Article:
Blog: Content writing and content strategy insights

The simple governance strategy that will help web teams succeed

If you've worked on a fairly large web project, the story in this blog post will be all too familiar. It's the terrible tale of why web teams struggle time and time again to get content ready.

Look at your governance structure and you'll find some clues. One person in your company can make a big difference to the web team's content crusade. The answer is surprising to many: the CEO. I'll explain why. And I suggest four simple things your CEO can do to help your web team achieve its goal of going live with great digital content. 

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Nine digital content skills that open up many job opportunities

People who know how to write well for digital media — websites, intranets, social media, blogs, e-newsletters — have amazing career opportunities.

Today when you write for work, you need to understand 'digital'. Digital technology is a game-changer for writers and communicators.

People who write for work must know how to:

  1. attract online readers
  2. improve search rankings
  3. use metadata and keywords
  4. follow web standards
  5. use a content management system properly
  6. write for mobile devices
  7. write plain English
  8. write for Google Translate
  9. publish on multiple channels.

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    The careers of five best friends begin to merge in a digital workforce

    When I grew up I had four besties. Together we were just like Blyton’s Famous Five. Sure, we didn’t roam the countryside solving mysteries and capturing villains. Golly gosh no! But we did freely roam our cul-de-sac for hours enjoying jolly adventures — at least until dinner time.

    After university, we all dispersed into very different jobs — one into journalism, one into strategic planning, one into advertising, one into corporate comms, and I moved from solicitor to information designer.

    But in the last five years or so, something funny has happened: all our job descriptions are starting to look the same. Disciplines are merging. My friends and I are doing similar tasks and use the same skillsets.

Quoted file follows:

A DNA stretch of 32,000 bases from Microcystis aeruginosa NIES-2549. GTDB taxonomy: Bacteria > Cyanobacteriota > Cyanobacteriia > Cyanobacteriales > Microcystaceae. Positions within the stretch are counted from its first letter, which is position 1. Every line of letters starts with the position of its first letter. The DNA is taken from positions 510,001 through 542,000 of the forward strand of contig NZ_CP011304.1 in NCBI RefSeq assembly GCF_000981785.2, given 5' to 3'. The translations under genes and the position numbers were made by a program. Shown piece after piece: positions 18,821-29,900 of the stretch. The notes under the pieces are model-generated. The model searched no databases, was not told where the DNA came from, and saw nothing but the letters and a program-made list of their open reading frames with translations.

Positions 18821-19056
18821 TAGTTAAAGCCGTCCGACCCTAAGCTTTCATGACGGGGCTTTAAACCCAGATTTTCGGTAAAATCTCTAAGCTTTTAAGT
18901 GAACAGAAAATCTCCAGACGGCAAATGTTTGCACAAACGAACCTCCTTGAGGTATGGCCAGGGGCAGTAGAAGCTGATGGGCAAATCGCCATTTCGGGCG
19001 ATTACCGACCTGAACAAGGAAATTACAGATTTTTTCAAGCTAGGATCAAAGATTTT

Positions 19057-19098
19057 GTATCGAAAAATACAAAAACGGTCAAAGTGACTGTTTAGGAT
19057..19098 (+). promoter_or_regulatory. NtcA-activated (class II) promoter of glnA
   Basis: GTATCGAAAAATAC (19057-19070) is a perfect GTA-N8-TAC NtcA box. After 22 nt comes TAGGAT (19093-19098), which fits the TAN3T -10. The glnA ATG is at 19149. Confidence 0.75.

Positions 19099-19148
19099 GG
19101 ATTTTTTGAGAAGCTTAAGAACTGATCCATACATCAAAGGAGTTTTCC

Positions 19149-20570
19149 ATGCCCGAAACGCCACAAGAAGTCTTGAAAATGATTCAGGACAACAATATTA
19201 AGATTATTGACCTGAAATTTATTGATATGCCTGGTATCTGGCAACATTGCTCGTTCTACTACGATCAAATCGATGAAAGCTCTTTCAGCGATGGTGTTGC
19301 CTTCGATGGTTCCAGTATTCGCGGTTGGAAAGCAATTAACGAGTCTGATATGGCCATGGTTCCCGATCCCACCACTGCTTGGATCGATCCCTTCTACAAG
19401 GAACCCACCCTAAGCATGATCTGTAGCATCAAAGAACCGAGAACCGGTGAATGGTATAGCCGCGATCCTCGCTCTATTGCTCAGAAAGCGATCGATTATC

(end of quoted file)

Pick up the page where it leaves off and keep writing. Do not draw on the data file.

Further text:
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    User testing your web content leads to happiness

    One of the UXNZ 2015 Conference highlights for me was the opening speech by legend US information architect and publisher, Lou Rosenfeld. He talked about how he came up with the design and layout for the books his company publishes. Quite simply, he took his books out and tested them with real people. He wanted to learn whether he could make an age-old product like a hardcopy book easier to use. Turns out you can.

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    Grammar: If I were the only editor in the world

    Rachel answers an age-old grammar question about was and were. Old grammar rules stick in our minds like chewing gum in the hair. The rule you remember is no longer a rule (perhaps it never was) but a choice. Rachel tends to use ‘were’ out of habit, but 'was' is now more than acceptable—it’s the norm.

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    Writing tip: Editing web content

    Editing is always a step-by-step process. And always you start by asking the big questions, such as:

    • Is this web page really necessary?
    • What is this page for? 
    • Who needs it?
    • Is the same information on another page?
    • What do you want people to do after reading this page?
    At work when the pressure’s on, what do you do? You apply the 80:20 principle: you skip to a simple Contented system that will fix the majority of problems very fast.

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    Interview with a web content pioneer

    I was recently interviewed by Media Shower as part of their Expert Interview program.  I am always interested to see what comes out of my own mouth in an interview.

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